Every action executed on the Savitri blockchain by a user is encoded in a transaction that specifies the action the nodes should take, the action parameters and and data payload, and has all this digitally signed using the sender’s private key. A transaction may be as simple as transferring tokens from one account to another but could have unlimited complexity, so long as its core application logic satisfies the properties that both the transaction validation and its execution are purely deterministic operations which only read from, and write to, the portion of each node’s database managed by the consensus algorithm.

When a transaction is first received from a peer or from a wallet software, the node will first confirm that the transaction is legal. This includes validating that the transaction is closed by a valid digital signature for its sending account address and that the parameters of the transaction are valid according to the transaction type’s rules and the current state of the database (such as having enough balance to send funds).

If the transaction received is valid, the node will propagate the transaction by transmitting it to other connected peers, as well as store the transaction in its local mempool. In this way, valid transactions are echoed across the peer-to-peer network until they are retained in the mempool of the majority of nodes. Upon receiving a valid transaction, each node will also return a special object we call a receipt to the sender. Receipts are used in the Proof of Unityalgorithm described below.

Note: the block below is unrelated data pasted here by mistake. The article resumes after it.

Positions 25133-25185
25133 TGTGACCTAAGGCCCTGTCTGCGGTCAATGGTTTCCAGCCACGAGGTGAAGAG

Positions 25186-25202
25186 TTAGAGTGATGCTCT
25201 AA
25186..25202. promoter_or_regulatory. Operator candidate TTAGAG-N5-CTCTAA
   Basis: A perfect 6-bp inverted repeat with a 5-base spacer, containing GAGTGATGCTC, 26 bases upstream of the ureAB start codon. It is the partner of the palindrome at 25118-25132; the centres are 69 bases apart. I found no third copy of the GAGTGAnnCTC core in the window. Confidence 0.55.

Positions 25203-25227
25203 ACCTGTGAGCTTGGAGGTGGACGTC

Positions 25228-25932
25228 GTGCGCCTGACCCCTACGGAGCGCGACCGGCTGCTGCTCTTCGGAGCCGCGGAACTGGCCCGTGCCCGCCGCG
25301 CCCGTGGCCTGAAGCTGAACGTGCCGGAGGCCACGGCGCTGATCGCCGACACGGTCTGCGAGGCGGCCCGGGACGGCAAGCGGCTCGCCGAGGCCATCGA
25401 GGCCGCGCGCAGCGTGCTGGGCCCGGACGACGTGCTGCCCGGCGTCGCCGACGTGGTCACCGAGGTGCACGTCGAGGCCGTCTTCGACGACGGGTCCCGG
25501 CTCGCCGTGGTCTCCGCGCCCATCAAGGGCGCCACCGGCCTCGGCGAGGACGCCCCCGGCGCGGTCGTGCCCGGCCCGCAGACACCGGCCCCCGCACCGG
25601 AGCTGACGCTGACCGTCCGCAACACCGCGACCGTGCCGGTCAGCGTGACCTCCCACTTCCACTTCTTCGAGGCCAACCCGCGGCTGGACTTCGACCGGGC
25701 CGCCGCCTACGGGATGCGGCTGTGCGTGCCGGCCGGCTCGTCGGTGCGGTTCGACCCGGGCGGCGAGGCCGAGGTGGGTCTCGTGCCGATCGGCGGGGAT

Transaction Application

When a node receives and validates a new block (described in the section on “blocks” below), it will contain an ordered list of zero or more transactions, which the node will then apply in sequence.

For a node, applying a transaction means executing the rules associated with the transaction’s type to update its local database from an old state to a new state. In the simplest example, this can mean deduct- ing the balance from one account and adding it to another.

Transactions Attachments

In future versions of Savitri, transactions will be allowed to specify large attachments to be stored in a distributed file system by the network. While the transaction itself must be propagated to all nodes, the attachment may only need to be propagated to a few nodes responsible for storing the file for others to download. More details on this are given in the section below on File Distribution.

Transactions Escrow

When two parties must swap goods online, it is often useful to have a trusted third party keep the goods in escrow, such that the swap is only executed when both parties have committed their assets. Traditionally, this trusted third party holds both of the assets, and if they are not in fact so trustworthy, they may abscond with both. Therefore, it is useful to have a system in which the trusted third party may only approve or reject the transfers between parties, but in no case becomes the owner of the assets.